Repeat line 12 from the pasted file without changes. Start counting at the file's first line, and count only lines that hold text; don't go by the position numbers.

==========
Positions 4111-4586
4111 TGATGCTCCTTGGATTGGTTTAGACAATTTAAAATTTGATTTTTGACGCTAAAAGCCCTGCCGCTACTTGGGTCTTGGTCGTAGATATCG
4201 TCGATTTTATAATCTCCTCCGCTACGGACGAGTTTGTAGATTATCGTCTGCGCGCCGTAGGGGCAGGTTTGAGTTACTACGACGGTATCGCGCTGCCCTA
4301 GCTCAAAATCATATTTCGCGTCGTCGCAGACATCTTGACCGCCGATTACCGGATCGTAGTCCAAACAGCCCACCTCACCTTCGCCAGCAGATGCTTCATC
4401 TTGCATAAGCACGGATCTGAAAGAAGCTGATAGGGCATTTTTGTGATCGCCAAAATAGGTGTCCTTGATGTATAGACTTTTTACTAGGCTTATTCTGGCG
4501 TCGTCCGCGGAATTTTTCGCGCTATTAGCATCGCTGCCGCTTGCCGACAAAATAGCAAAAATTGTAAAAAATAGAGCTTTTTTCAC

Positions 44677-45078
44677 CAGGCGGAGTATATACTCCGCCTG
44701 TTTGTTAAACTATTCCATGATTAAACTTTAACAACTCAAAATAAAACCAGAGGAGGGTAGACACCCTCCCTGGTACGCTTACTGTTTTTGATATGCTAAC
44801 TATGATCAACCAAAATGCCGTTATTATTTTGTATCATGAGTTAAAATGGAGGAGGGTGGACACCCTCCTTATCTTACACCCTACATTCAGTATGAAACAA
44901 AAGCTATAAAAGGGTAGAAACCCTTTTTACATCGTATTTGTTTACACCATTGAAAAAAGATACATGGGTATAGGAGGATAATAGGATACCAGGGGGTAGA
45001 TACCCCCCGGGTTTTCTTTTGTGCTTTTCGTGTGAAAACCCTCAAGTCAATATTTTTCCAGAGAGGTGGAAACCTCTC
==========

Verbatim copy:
45001 TACCCCCCGGGTTTTCTTTTGTGCTTTTCGTGTGAAAACCCTCAAGTCAATATTTTTCCAGAGAGGTGGAAACCTCTC